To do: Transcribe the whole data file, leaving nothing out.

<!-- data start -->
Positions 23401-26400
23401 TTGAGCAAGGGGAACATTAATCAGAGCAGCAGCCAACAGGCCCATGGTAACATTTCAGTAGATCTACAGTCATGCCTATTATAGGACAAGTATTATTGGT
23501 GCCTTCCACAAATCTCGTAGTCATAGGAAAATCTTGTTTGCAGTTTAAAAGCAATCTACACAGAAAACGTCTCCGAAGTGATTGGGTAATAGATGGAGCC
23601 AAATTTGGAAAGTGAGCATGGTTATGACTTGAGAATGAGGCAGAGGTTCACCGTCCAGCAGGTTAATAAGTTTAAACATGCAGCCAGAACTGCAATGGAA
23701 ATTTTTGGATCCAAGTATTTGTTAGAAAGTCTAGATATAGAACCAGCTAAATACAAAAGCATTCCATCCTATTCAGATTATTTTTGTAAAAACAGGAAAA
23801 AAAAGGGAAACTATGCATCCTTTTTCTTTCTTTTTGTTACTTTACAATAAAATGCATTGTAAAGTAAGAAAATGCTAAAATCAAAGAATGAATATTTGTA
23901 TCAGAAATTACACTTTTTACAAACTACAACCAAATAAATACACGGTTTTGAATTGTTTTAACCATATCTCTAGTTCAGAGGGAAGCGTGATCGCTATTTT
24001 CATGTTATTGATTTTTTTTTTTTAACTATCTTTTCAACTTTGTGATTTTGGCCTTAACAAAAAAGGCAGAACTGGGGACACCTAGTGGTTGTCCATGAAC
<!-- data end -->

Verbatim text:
Positions 23401-26400
23401 TTGAGCAAGGGGAACATTAATCAGAGCAGCAGCCAACAGGCCCATGGTAACATTTCAGTAGATCTACAGTCATGCCTATTATAGGACAAGTATTATTGGT
23501 GCCTTCCACAAATCTCGTAGTCATAGGAAAATCTTGTTTGCAGTTTAAAAGCAATCTACACAGAAAACGTCTCCGAAGTGATTGGGTAATAGATGGAGCC
23601 AAATTTGGAAAGTGAGCATGGTTATGACTTGAGAATGAGGCAGAGGTTCACCGTCCAGCAGGTTAATAAGTTTAAACATGCAGCCAGAACTGCAATGGAA
23701 ATTTTTGGATCCAAGTATTTGTTAGAAAGTCTAGATATAGAACCAGCTAAATACAAAAGCATTCCATCCTATTCAGATTATTTTTGTAAAAACAGGAAAA
23801 AAAAGGGAAACTATGCATCCTTTTTCTTTCTTTTTGTTACTTTACAATAAAATGCATTGTAAAGTAAGAAAATGCTAAAATCAAAGAATGAATATTTGTA
23901 TCAGAAATTACACTTTTTACAAACTACAACCAAATAAATACACGGTTTTGAATTGTTTTAACCATATCTCTAGTTCAGAGGGAAGCGTGATCGCTATTTT
24001 CATGTTATTGATTTTTTTTTTTTAACTATCTTTTCAACTTTGTGATTTTGGCCTTAACAAAAAAGGCAGAACTGGGGACACCTAGTGGTTGTCCATGAAC